Clarification, March 5, 2020: There are 93 museums in Los Angeles.
An Odd Experience
When she observed Shirin Neshat’s “I Will Greet the Sun Again” exhibition at The Broad museum in downtown Los Angeles, Kate Konvitz ’20 was deeply moved by the themes of exile, identity and beauty expressed in the art. However, as she left the exhibition, she noticed that her experience differed from those of many of the other visitors, who seemed to be there only for the photo opportunities, she said. Swarms of smiling teenagers and tourists surrounded famous installations like Jeff Koons’ shiny blue “Balloon Dog,” Yayoi Kasoma’s “Infinity Mirrored Rooms” and Robert Therrien’s “Under the Table.”
“A lot of people were under [Therrien’s] giant table installation, acting like they were really small in comparison to try to make a cool Instagram photo,” Konvitz said. “While I think taking trendy photos at museums to post on social media can be fun, I don’t think it should be the sole purpose of going to museums.”
The Los Angeles Museum Culture
Los Angeles is home to over 840 museums, according to the Los Angeles Business Journal. Together, the Getty Villa and the Getty Center drew a total of almost 3.5 million individuals in 2019, according to the Getty Fact Book 2019. With access to numerous museums in Los Angeles, Art History teacher Katherine Holmes-Chuba said she understands why individuals choose to visit these attractions in their free time.
“Some people go to museums because it is one of humanity’s ways of expressing themselves, and we’ve been doing it since before we even wrote,” Holmes-Chuba said. “I do think some people go for relaxation and stay in the Impressionist Room because it’s understandable and comfortable. Also, there’s the buzz around museums when there is a really great show that people feel they need to see.”
Holmes-Chuba requires that her Art History Honors students study a work of art in person when writing their term papers because she believes the experience offers perspectives that cannot be conveyed through computer screens, she said. Emily Nutting ’20, one of Holmes-Chuba’s students, used the Getty Center as a resource for conducting research.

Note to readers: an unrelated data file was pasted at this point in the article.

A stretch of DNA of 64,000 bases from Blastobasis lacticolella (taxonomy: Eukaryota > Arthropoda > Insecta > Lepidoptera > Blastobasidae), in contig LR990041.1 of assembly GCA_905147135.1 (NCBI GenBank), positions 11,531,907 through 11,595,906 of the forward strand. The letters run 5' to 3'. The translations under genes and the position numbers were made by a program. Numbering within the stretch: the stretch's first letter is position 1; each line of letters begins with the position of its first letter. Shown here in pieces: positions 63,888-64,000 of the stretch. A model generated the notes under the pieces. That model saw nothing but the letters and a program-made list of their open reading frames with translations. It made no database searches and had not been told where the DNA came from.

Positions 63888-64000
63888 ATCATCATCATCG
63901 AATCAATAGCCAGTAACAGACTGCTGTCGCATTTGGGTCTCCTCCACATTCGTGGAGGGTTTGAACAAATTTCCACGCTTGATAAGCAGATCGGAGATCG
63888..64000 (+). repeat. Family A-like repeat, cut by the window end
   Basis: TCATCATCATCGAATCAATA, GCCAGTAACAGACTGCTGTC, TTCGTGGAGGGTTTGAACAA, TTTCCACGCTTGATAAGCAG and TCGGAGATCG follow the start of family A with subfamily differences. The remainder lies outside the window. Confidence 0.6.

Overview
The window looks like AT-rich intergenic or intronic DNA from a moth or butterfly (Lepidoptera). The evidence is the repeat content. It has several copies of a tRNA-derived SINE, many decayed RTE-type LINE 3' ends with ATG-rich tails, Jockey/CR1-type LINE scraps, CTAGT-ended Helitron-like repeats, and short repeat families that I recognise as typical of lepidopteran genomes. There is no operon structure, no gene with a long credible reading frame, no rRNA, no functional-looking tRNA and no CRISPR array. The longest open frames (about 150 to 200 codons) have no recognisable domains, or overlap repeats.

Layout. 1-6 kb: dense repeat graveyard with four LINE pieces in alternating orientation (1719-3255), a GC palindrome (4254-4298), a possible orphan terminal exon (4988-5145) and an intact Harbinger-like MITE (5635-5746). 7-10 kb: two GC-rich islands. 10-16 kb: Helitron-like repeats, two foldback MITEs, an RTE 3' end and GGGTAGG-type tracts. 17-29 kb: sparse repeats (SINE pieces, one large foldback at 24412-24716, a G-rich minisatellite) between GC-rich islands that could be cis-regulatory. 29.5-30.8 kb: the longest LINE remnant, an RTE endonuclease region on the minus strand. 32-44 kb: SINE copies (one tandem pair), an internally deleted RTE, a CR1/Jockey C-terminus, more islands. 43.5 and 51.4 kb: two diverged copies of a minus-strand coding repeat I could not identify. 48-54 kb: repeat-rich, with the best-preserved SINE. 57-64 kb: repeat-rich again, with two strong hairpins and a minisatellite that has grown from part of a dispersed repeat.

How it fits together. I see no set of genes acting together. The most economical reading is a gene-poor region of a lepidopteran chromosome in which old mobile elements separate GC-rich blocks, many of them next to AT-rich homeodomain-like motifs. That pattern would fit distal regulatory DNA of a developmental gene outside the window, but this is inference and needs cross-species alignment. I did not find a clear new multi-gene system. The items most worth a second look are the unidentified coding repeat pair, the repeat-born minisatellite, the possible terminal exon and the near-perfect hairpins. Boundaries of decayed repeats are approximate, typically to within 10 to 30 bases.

“When viewing a work in person, you are able to see the color, texture and size, which you are often unable to see accurately online,” Nutting said. “Being able to be in front of the work and react to it proved to be very helpful when writing my paper.”
Skylar Liu ’21, an aspiring artist, said she draws inspiration from the installations she visits. Liu said she prefers to spend her free time enjoying art rather than watching movies or going to the mall.
“There are so many reasons why I love museums,” Liu said. “The main one being that I love seeing different perspectives of the past and present, whether it be done consciously by the artist or is simply a product of the time. As a painter, I love going to museums for inspiration. There’s a sort of dynamic relationship that can only be achieved when viewing art in person instead of internet images.”
Artist Cleo Maloney ’21 said she visits an art museum or gallery every weekend, as she enjoys immersing herself in Los Angeles’ climate of artistic talent. Maloney said her favorite museum is the Museum of Contemporary Art, primarily because of its large Mark Rothko collection.
“I personally like to visit museums to see how different artists work,” Maloney said. “Every person has a unique experience and narrative, and oftentimes that’s expressed through their work regardless of abstraction. In many ways, it feels like I’m meeting a new person each time I see a new piece.”
Though he is not a visual arts student, Jonathan Cosgrove ’21 said he believes that museums are important destinations for everyone. In addition to local exhibits, Cosgrove said that he enjoys exploring museums in other countries when he travels in order to expand his knowledge of the artistic world.
“I love visiting museums across the world because it is an excellent way to immerse myself in the culture of the places I visit,” Cosgrove said. “I think that museums allow non-artists like me to understand artistic trends throughout history and modern times.”
However, some students avoid museums entirely. Mateo Dall’Olmo ’22 said he only visits art museums if he feels obligated.
“Museums are boring and there’s not much to do there,” Dall’Olmo said. “I’m usually forced to go, so it’s not like I go because I have a purpose. There are a million other things that are a better use of my time.”
On the other hand, Dottie Shayegan ’21 said that viewing art does not need to be the main attraction at exhibits. She said that, while living in Paris, she enjoyed visiting museums because they provided a place for her to relax as well as complete work during stressful times.
“My favorite museum is the Musée Rodin, [which showcases the words of the] French sculptor,” Shayegan said. “They turned [Rodin’s] old property in Paris into a museum and a garden. Inside, there are different exhibits, but I think the most beautiful thing [there] is the garden because it is like this oasis within the very metropolitan city of Paris.”
Shayegan, who does not participate in visual arts, said she still believes that visiting museums is valuable for students who do not take classes like Art History or Drawing and Painting.
“It’s important to surround yourself with art, especially when you spend so much time focusing on things that are good for your mind, but not for your soul,” said Shayegan. “At museums you can allow yourself to exist a little bit inside of the artists’ world as well.”